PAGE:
Community campaigners Janet Villamar and Christine Vidaya have never held a firearm, much less fought in the Philippines’ ongoing civil war. Yet they say police and soldiers tried to get them to publicly admit to being rebels of the New People’s Army, or NPA.
Villamar and Vidaya are among thousands of poor Filipinos the security forces are accused of trying to coerce into fake surrenders using threats and/or bribes of assistance in recent years – part of an effort to bolster the government’s narrative that it is bringing five decades of conflict to an end.
“We’re just ordinary people who have been calling on the government to address the needs of the poor,” Vidaya, who works with the Pinagkaisang Lakas Ng Mamamayan (PLM), a women-led group that runs community kitchens, told The New Humanitarian. “The police didn’t even investigate anything before quickly calling us as NPAs.”
Former president Rodrigo Duterte set up the National Task Force to End Local Communist Armed Conflict, or NTF-ELCAC, in late 2018 in a bid to finally crush the over 50-year insurgency of the Communist Party of the Philippines (CPP) and its NPA armed wing.
Since then, rights activists say, thousands of mainly poor civilians with no link to the insurgency have been pressed to sign documents stating they are surrendering rebels; promised aid if they do, and sometimes threatened with criminal charges if they don’t.
Karapatan, the national human rights network, has tallied 3,908 civilians forced to surrender as of the start of 2022, while nearly 4,000 individuals have been detained on politically motivated charges since the NTF-ELCAC came into existence. Countless others have been publicly labelled as communist sympathisers, NPA members, terrorists, or all of the above. This practice, known as red-tagging, has cast a wide net over civil society, enveloping activists, journalists, the clergy, even UN special rapporteurs and celebrities.
“Under duress, victims are compelled to fabricate stories, sign incriminatory statements, testify in court, and implicate others in all sorts of crimes,” Maria Sol Taule, of the National Union of People’s Lawyers, told the New Humanitarian.
Taule, who said she herself was red-tagged as an NPA “urban operative” on social media by NTF-ELCAC officials because of her legal defence work, recalled how the security forces have had to own up to their dishonesty more than once already. In December 2019, the Armed Forces of the Philippines (AFP) released manipulated photos of a mass surrender with rifles photoshopped in. In April 2021, police officials were accused of fabricating a ceremony in which Indigenous civilians were also made to pose as surrendering rebels.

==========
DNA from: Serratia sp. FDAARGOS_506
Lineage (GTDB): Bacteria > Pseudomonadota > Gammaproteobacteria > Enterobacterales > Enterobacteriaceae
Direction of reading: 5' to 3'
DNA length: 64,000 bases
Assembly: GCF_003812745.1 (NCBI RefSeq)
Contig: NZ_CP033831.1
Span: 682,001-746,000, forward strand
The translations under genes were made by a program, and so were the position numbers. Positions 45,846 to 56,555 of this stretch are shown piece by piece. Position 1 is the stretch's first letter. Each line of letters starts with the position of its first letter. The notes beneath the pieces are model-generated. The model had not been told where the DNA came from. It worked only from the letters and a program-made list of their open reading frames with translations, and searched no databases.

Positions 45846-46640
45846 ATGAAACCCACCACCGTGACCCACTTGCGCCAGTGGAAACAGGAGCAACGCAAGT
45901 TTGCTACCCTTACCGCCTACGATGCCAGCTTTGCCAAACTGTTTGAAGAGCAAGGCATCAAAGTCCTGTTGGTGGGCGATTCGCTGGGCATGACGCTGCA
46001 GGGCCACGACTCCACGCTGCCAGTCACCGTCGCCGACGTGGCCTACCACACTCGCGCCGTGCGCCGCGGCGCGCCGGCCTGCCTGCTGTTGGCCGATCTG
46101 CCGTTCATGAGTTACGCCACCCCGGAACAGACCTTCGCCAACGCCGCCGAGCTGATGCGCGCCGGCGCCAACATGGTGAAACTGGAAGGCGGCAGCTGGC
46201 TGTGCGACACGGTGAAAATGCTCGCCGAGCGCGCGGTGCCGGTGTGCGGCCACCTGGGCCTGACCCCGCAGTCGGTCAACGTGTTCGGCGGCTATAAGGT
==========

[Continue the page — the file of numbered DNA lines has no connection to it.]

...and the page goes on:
Between 1969 and 2008, some 43,000 people were killed in one of the world's longest running insurgencies. Though the intensity of the conflict has lessened considerably over the past 15 years, the CPP continues to push for a revolution with regular military actions. Government efforts to classify the outlawed CPP and its armed wing as terrorist organisations have failed, and activists say the ongoing fight has offered the government an effective means both of silencing critics and promoting its military.
While the Philippine National Police (PNP) and other agencies working with the NTF-ELCAC tout their successes, there are significant discrepancies in their counts of remaining rebels and the numbers they say have laid down arms.
In 2016, the Duterte government asserted that the NPA was down to 3,900 fighters. In 2022, the NTF-ELCAC announced that around 24,000 had surrendered since December 2018. The PNP, meanwhile, says 5,164 have ceased all rebel activity for good. Ahead of the new year, the military reported that the NPA’s number was down to 2,112.
The confusion prompted the CPP’s spokesperson, Marco Valbuena, to quip: “These numbers are conjured or false, churned out by the AFP leadership for publicity and psywar purposes.”
‘I’m afraid for my family’
In July 2022, two men introducing themselves as part of the military’s 48th infantry battalion visited Villamar’s home in Bulacan province, north of the capital, Manila.
“They wanted to make me sign an affidavit saying I was a former NPA rebel,” Villamar, who works with the urban poor aid group Kadamay, told The New Humanitarian.
“They showed me pictures of guerrillas with rifles asking me to identify them,” added Villamar, who refused to sign the papers. “I had never seen them before. They said if I refused to cooperate, they’d soon charge me with rebellion like the others.”